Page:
Adding to the confusion of being sent hurtling back through time, you are presumed to be Kazuya, the prodigal son of the head of the household. This premise is handled in quite an obscure way, as you won’t really discover the reason for this mistaken identity until quite some time has passed. The main plot is a complex one and there is a significant backstory to go along with current events. The original murder involves four generations of the family, each connected to it in one way or another through a twisting storyline that – even now – I’m not sure I fully comprehend. I strongly suggest players try to complete the game with as few interruptions as possible. The first time I played through, I finished the game in a few days and the story made more sense than it did during a more fractured recent replay. It really is that intricate, and some of the details are only revealed by finding the optional “Denemon’s Notes”, so a large chunk of explanatory background can be missed entirely.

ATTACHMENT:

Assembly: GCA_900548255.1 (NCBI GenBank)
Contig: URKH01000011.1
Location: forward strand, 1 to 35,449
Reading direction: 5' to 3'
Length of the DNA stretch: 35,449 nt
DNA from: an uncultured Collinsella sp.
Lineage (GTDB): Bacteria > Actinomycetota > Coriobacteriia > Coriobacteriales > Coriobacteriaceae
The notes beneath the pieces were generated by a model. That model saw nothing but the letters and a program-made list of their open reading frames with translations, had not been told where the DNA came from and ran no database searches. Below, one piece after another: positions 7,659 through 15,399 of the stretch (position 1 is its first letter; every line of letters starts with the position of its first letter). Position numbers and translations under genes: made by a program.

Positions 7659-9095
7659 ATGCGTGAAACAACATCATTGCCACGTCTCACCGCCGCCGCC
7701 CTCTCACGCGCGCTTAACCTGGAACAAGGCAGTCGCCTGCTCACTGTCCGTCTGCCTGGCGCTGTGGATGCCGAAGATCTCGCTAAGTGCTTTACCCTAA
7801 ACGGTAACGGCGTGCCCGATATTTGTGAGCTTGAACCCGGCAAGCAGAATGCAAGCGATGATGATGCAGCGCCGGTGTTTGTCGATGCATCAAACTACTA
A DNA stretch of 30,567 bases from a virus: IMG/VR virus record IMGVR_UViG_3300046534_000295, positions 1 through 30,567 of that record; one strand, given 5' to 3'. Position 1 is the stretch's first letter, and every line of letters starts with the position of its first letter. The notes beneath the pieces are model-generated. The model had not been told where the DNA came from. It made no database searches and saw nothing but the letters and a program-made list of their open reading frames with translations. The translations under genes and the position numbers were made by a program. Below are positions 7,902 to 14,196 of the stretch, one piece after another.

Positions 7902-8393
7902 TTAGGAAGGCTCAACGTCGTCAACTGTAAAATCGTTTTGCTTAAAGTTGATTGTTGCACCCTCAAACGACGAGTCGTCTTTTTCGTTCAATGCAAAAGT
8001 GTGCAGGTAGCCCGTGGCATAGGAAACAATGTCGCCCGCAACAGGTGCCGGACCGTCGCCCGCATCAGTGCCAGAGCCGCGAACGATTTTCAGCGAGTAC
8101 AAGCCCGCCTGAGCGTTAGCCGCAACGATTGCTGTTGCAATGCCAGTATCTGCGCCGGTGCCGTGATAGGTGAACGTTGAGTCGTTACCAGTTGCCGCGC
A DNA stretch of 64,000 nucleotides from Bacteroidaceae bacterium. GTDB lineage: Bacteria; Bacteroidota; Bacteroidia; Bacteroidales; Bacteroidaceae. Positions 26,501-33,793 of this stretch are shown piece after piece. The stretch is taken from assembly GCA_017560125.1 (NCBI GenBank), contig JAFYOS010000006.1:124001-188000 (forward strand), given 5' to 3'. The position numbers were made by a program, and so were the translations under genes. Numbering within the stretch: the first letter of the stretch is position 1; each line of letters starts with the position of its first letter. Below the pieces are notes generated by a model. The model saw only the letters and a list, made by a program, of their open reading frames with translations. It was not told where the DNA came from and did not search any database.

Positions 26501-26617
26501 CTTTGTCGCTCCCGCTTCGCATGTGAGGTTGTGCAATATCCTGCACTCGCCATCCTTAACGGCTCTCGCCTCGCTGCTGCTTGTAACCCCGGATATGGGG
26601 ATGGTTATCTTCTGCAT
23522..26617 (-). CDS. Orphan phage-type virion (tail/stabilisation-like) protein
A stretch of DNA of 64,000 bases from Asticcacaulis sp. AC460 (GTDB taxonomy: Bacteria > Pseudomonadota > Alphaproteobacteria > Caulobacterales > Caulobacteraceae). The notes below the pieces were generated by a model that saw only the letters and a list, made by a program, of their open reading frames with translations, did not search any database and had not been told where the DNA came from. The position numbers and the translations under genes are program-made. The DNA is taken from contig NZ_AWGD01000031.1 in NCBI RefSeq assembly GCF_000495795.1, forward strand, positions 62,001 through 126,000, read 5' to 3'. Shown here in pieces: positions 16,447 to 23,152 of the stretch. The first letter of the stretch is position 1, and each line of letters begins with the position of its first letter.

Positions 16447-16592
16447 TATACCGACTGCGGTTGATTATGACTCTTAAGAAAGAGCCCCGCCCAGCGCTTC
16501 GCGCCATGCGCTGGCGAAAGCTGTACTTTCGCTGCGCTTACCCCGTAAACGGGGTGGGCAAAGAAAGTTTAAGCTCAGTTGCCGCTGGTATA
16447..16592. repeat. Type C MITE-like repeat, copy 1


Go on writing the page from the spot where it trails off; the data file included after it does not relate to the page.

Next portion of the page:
The large supporting cast is well-developed, but there are an awful lot of characters and you really need to pay attention to who is who, including during flashbacks. This includes the likes of Denemon, head of a silent film studio and the central character connecting the different branches of the family, and Hisako, his first wife who committed suicide after giving birth to twins, one of which carried a cursed birthmark. Denemon’s second wife, Yurie, gave birth to two more girls, Marie and Kanae, the latter becoming insanely jealous of her sister and trying to burn down the annex with her inside. And this is only scratching the surface, as the game approaches soap opera territory with the sheer number of characters and meandering narrative.